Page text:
The term localisation first appeared around the 1980s when American software giants started to expand globally. Over time, as computers and technology became more and more part of everyday life, localisation became a necessity.
But what is localisation to begin with?
According to the Globalisation & Localisation Association “localisation is the process of adapting a product or content to a specific locale or market. Translation is only one of the several elements of the localisation process.”
Localisation is usually required when a technology such as software, phone app or website, needs to become available to a market other than the market for which it was originally created.
It is fair then to say that localisation is very much technology-related. By that, I mean that it is a service which is often required when you are developing an app, a website, an online platform or a software interface, as opposed to when you’re writing a blog post, a product description or medical report.
How is it different to translation?
As mentioned, translation is part of localisation, therefore localisation is something wider than translation. Localisation often encompasses the extracting and processing coded language and importing and post-processing localised coded language.
In addition, localisation goes beyond translation. Content is localised in a way that it makes sense to the market in which the localised product is intended to be used.
Drawing from experience
I recently localised the user interface of an online platform. In order to register as a user, one has to list their personal details. So here is an example from this project illustrating how localisation is different.
Your postcode must consist of at least two letters, two numbers and two letters.
Ο ταχυδρομικός σας κώδικας πρέπει να αποτελείται τουλάχιστον από δύο γράμματα, δύο ψηφία και δύο γράμματα.
Your postcode must consist of at least of two letters, two digits and two letters.
Ο ταχυδρομικός σας κώδικας πρέπει να αποτελείται από τουλάχιστον πέντε ψηφία.
Your postcode must consist of at least 5 digits.
Translation here wouldn’t work because a user in Greece, will never have a letter in their postcode. So if the system persisted in asking them to supply a postcode with a letter in it, the user registration would simply fail and the company would lose a customer. This is simply because Greek postcode structure is different to UK postcode structure. In Greece, postcodes consist of 5 digits.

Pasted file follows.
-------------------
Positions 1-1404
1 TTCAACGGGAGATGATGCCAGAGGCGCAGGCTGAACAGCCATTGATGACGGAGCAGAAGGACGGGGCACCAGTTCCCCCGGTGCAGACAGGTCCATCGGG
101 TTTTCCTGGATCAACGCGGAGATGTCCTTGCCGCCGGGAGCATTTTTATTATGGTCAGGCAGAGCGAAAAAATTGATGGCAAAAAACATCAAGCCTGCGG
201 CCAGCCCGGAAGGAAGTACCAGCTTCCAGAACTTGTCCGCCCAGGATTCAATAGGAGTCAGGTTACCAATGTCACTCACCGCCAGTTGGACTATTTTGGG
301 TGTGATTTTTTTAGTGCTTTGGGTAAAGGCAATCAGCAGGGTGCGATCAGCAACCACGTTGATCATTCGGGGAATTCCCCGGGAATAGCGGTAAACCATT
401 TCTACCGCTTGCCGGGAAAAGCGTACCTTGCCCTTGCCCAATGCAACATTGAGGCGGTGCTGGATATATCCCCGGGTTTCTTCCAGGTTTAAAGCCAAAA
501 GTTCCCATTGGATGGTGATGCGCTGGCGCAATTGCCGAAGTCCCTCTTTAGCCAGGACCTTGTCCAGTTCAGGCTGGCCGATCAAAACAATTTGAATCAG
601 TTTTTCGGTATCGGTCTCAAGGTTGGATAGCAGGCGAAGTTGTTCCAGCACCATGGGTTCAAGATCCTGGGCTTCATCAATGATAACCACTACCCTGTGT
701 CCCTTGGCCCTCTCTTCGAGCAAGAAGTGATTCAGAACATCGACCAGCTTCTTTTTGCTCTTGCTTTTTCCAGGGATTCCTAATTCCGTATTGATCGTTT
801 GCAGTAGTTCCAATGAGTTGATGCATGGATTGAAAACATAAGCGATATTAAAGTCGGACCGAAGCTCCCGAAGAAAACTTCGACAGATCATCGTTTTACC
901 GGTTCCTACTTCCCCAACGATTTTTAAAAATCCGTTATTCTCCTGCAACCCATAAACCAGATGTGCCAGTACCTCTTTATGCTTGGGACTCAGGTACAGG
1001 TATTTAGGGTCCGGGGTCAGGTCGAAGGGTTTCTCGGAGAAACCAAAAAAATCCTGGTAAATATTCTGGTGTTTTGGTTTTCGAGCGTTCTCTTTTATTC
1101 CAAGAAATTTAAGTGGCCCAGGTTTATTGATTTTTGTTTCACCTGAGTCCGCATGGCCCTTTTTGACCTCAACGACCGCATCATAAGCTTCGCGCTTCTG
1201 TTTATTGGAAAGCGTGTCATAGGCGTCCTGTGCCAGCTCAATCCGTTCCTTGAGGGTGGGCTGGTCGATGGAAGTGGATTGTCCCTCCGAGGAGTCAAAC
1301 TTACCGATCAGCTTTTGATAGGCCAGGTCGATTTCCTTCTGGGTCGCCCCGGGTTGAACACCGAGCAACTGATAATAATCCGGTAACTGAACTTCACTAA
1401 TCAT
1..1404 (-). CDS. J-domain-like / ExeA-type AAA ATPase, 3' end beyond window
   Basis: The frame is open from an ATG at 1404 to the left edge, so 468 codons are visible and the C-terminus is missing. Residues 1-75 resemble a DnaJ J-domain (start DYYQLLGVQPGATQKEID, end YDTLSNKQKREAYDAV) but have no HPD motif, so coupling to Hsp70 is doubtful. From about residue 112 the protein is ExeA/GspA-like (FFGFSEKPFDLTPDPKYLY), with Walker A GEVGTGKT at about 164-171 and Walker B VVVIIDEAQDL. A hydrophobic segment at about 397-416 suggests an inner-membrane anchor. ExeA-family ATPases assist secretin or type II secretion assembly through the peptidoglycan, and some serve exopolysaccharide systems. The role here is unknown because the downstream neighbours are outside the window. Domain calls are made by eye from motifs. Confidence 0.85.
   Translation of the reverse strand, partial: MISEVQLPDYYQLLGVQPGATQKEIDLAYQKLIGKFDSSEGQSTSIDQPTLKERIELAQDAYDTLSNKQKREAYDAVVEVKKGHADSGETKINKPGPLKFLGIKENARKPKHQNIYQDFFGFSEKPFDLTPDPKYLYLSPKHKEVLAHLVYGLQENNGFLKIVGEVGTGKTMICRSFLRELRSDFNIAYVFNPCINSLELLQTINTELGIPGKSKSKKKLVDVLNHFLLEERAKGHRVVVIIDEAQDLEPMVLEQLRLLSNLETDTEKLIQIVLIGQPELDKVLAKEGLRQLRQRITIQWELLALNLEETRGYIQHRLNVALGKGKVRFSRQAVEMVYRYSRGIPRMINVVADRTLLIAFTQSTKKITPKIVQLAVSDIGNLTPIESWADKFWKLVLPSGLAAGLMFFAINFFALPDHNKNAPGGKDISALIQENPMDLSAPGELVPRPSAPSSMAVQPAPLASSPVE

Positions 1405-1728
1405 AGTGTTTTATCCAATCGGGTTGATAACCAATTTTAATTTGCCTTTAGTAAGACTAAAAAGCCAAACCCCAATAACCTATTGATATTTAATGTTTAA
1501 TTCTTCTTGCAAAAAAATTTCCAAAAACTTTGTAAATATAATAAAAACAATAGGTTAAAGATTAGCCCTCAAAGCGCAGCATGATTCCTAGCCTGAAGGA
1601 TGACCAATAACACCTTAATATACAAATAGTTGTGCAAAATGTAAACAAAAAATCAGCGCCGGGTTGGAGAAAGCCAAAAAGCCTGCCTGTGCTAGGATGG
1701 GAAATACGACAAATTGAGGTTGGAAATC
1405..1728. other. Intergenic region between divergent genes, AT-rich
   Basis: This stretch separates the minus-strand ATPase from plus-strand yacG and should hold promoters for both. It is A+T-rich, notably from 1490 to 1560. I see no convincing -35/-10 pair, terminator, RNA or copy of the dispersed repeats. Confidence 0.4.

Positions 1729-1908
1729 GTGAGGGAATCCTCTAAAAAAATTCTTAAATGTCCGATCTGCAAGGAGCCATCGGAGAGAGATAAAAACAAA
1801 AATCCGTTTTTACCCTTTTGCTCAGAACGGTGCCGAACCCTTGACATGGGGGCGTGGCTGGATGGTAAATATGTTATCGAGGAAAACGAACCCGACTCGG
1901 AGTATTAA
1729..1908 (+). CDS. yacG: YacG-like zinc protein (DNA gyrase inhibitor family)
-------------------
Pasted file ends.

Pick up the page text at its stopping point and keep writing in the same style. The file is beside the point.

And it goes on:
It is fair to say that localisation requires special local market knowledge which will enhance the user experience. It is also fair to say that localisation goes beyond translation, in the sense that it is a process during which the translator must localise the content with the local market always in mind and through the eyes of a user found geographically within that specific locale.
What's your experience with localisation? How would you define localisation?
---Updated 11 January 2019---
Vasiliki is a Consultant, Chartered Linguist and Translator. She is the founder of Greek to Me Translations, a company that helps businesses communicate their brand, products and messages to their target audience. She can help your organisation achieve a global presence by implementing a translation process that works, using translation technologies and best practices. She believes that translation strategy, when well-embedded within the overall business strategy, delivers not only words but vision. Find out more about how she can help you or get in touch with her at email@example.com to discuss your translation process and any challenges you have.